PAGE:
The fine print is there for a reason

By DAVID MOON, Moon Capital Management
June 22, 2003

The spouse of a Knoxville bank executive recently decided to transfer her family's bank line of credit to a credit card company that promised no interest charges on transferred balances for 12 months. She opened a new credit card account, transferred her existing bank loan to the new account and looked forward to the free use of that money for a year.

During the first month, she used the new card for routine expenditures, planning to pay for all of these charges at the end of the month. She received her first statement, paid the amount of her new charges, plus a bit on the original transferred balance.

Imagine her surprise when her second statement arrived, showing a bunch of finance charges. She called the company, explaining that she fully paid for all of her new purchases. The card company informed her that the fine print of her card agreement noted that her payments each month would first be applied to the lowest interest balance on the card, specifically the 'zero interest' balance they initially transferred onto the card. All of the new charges each month were charged 21 percent interest. Her monthly payments would only be applied to these high rate balances after the original 'zero interest' balance was paid in full. Effectively, using the card caused her to swap her zero percent interest rate for 21 percent.

She could have achieved the promised free use of her money for a year on the original transferred balance by never placing any additional charges of the account. But once she used the new card at her local Pilot station or Wal-Mart, what seemed too good to be true, was exactly that.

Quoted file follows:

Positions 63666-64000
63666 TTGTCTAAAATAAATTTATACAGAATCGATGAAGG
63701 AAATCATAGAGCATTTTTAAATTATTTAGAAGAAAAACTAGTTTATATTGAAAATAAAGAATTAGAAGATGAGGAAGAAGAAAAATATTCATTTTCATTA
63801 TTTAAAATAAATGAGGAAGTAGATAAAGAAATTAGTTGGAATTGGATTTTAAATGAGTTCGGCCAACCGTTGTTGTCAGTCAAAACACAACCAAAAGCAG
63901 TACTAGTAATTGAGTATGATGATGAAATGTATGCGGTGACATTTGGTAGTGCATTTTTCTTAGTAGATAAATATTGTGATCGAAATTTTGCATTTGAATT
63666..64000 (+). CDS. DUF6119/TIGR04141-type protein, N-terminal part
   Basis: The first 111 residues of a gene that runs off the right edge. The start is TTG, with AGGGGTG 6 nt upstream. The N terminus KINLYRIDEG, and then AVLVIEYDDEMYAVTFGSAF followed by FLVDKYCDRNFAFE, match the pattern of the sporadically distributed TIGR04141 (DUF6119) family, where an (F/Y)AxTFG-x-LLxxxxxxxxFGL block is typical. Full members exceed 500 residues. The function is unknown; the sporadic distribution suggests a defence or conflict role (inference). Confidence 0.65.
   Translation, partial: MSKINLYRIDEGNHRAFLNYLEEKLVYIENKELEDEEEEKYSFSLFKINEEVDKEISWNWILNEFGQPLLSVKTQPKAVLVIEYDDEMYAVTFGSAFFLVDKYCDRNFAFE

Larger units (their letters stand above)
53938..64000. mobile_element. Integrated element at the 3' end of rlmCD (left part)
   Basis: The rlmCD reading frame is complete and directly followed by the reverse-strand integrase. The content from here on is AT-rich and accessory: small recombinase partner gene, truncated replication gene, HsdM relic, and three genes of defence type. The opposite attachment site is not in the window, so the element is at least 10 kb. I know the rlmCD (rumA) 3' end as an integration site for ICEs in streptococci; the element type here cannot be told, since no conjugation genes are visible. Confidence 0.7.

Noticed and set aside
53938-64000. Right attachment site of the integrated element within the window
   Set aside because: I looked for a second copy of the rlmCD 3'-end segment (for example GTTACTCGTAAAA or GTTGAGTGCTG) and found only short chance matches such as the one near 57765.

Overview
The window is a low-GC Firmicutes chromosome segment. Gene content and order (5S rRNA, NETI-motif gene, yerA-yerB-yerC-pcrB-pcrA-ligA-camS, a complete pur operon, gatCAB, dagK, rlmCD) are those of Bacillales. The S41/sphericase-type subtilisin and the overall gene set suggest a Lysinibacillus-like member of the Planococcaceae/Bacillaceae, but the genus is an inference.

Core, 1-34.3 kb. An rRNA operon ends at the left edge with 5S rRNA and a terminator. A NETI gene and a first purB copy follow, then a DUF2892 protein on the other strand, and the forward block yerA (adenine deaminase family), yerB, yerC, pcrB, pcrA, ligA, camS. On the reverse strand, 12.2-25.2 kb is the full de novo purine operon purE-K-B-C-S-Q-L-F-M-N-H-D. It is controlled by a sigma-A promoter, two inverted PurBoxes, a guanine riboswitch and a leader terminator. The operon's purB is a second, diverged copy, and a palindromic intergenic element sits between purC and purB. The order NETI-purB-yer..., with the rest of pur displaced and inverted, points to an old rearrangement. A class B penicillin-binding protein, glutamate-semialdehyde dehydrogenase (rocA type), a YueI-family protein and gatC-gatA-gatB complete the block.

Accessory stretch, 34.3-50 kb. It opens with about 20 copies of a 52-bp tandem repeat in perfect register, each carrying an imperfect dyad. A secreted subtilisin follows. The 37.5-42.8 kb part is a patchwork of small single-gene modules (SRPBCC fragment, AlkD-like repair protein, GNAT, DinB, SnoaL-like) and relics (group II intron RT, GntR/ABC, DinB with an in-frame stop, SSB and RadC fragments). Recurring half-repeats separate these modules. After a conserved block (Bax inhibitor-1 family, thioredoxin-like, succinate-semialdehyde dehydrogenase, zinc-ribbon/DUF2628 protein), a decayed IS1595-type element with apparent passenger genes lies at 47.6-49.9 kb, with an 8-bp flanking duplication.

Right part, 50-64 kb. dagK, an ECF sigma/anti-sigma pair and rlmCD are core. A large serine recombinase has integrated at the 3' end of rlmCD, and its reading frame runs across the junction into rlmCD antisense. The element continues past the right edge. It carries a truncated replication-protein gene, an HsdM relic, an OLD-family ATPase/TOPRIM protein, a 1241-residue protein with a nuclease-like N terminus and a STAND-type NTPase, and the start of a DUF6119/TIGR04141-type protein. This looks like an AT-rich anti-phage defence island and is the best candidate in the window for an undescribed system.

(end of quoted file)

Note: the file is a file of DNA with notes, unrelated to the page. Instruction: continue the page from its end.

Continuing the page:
A few years ago, the New York Times published a statistic claiming that credit card companies mailed 11 billion pre-approved credit card applications to would-be customers in 1999. That is about 39 applications for every man, woman and child in this country. For fun, I started saving every credit card solicitation we received. Our collection quickly grew from a shelf in the kitchen to a box in the pantry. Within four months, I used a garbage bag in the garage.

I lost interest in my new hobby within six months, after collecting 240 pieces of mail.

My first reaction was that these credit card companies must be stupid to waste all that money on postage, paper and envelopes. But then I realized that it must be us, the consumers, who are lacking in good sense. Apparently these unsolicited solicitations work; otherwise, why would these companies continue to spend hundreds of millions of dollars on them each year?

Zero percent interest. Free frequent flyer miles. Cash back for each dollar charged. Free cash advances. Transfer your existing balance. These companies know our hot buttons and can entice us with the lure of 'something for nothing.'

The fine print is there for a reason. Read it.

David Moon is president of Moon Capital Management, a Knoxville-based investment management firm. This article originally appeared in the News Sentinel (Knoxville, TN).

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